OJ's Appalachian Sangria Is A New Classic

The first weekend of May, Great Oak Manor paired me with chef Travis Milton for, "A Taste of Appalachia." In honor of the Kentucky Derby, this private retreat celebrated the food and beverage of the Blue Grass state. For the opening reception, I created a cocktail to compliment chef Milton's Appalachian cuisine. Bourbon, fresh fruit and homemade sweet tea are part of the region's culinary lifeblood, so I dubbed my cocktail, Appalachian Sangria. It's a riff on my original sangria recipe, a classic Iberian beverage, made with wine, brandy and fruit. You make this recipe by the batch, so it's perfect for picnics, parties and family get-togethers. Check out The Liquor Report for a recap of the weekend's festivities and the backstory of how this cocktail came to be.

Appalachian Sangria Ingredients

  • 14 Cups Water
  • 2.5 Cups Demerara Sugar
  • 1 1-Gallon Black Tea Bag (Or 16 Single-Serving Black Tea Bags)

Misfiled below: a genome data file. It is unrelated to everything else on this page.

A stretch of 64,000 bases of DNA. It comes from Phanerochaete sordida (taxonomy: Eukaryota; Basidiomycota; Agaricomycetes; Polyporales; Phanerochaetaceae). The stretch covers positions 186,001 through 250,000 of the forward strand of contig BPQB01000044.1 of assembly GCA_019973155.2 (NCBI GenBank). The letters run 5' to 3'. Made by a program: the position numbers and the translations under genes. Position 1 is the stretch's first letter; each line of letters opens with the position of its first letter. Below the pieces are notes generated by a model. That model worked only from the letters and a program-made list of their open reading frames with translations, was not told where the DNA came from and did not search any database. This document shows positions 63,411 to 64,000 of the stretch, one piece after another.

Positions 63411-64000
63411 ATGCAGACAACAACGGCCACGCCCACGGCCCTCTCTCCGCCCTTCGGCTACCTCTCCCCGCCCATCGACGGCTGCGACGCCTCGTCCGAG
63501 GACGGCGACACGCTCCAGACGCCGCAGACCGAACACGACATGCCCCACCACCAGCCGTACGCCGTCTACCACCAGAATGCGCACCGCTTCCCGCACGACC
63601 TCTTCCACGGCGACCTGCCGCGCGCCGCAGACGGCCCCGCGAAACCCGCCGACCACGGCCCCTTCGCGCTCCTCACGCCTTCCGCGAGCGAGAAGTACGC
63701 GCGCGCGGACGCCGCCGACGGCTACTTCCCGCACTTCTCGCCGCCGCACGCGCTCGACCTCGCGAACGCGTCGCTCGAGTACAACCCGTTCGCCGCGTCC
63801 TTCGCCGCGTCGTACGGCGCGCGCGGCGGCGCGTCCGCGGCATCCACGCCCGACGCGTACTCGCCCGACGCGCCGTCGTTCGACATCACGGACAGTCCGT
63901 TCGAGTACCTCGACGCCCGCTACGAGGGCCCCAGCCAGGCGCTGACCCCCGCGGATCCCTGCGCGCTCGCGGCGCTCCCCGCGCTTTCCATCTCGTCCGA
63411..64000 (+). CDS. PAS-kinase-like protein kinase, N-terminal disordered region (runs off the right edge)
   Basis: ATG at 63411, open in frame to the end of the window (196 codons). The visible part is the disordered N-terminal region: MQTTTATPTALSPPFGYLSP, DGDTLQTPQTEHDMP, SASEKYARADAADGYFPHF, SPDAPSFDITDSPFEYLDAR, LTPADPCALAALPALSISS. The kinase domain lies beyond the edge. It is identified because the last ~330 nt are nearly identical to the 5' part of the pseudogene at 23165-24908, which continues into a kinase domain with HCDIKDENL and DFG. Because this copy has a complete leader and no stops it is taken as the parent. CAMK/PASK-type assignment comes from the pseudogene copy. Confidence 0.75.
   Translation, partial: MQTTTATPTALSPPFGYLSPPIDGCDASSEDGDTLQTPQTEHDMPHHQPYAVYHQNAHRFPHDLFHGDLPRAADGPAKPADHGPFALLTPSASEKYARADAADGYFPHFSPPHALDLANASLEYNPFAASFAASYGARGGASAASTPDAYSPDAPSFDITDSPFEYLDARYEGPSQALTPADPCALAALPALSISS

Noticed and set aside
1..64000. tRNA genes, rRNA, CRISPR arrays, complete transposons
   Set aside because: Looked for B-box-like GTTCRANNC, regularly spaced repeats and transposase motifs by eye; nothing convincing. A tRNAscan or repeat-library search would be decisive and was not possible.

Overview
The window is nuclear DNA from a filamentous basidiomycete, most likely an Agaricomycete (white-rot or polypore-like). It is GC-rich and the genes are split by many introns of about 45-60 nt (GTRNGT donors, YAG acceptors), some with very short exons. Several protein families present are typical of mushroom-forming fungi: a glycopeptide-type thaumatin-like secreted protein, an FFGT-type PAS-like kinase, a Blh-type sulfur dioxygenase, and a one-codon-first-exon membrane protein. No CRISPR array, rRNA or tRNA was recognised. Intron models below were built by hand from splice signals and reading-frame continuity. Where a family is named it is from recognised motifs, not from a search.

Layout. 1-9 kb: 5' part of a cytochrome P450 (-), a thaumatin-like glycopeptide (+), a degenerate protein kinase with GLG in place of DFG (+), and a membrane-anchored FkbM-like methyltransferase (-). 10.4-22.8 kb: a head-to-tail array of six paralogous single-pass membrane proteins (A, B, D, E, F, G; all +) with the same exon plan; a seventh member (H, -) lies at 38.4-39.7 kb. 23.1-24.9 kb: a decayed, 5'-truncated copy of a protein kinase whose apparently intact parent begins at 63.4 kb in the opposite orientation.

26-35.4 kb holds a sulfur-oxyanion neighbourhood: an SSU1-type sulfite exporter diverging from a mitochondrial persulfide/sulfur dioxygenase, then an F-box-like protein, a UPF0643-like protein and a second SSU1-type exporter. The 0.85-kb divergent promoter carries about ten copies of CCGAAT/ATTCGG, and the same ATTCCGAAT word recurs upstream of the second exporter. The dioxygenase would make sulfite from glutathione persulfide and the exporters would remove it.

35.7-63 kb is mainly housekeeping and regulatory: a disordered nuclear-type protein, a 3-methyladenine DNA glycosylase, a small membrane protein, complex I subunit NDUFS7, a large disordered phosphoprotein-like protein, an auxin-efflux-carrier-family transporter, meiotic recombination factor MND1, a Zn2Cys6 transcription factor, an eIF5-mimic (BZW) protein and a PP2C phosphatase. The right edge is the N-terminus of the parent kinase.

• 2 750ml Bottles of Low-Proof Bourbon
  • 2 Cups Sliced Strawberries
  • 1 Cup Sliced Black Plums
  • 1 Cup Blueberries

How To Make Appalachian Sangria

  1. Boil water.
  2. Add sugar and stir until dissolved.
  3. Add tea bag and let steep for 15 minutes.

You can substitute agave syrup for sugar. Be sure to use a timer. If you over-steep the tea, it can taste bitter. After removing the tea bag, let the tea sit and cool. While your tea is cooling, move on to Step 2.

  1. In a pitcher (1 gallon or larger) combine bourbon and all three fruits.
  2. Let sit until tea is cooled, then add 4.25 cups of tea.
  3. Stir gently and refrigerate.
  4. Once chilled, take a few spoonfuls of fruit from the mixture and add to a wine glass, then fill the glass with ice.
  5. Pour mixture until the glass is almost full, and top off with a splash of sweet tea.

Use fresh fruit if you can. Don't use bourbon above 95 proof. You're going to drink a few of these. It's not meant to blow you away with one glass.

Appalachian Sangria Riff

Use fruits that are in season. Plums and berries are great for the spring but during the summer you can substitute peaches, watermelon and apricots. My traditional sangria recipe, using rose wine, is also a winner.

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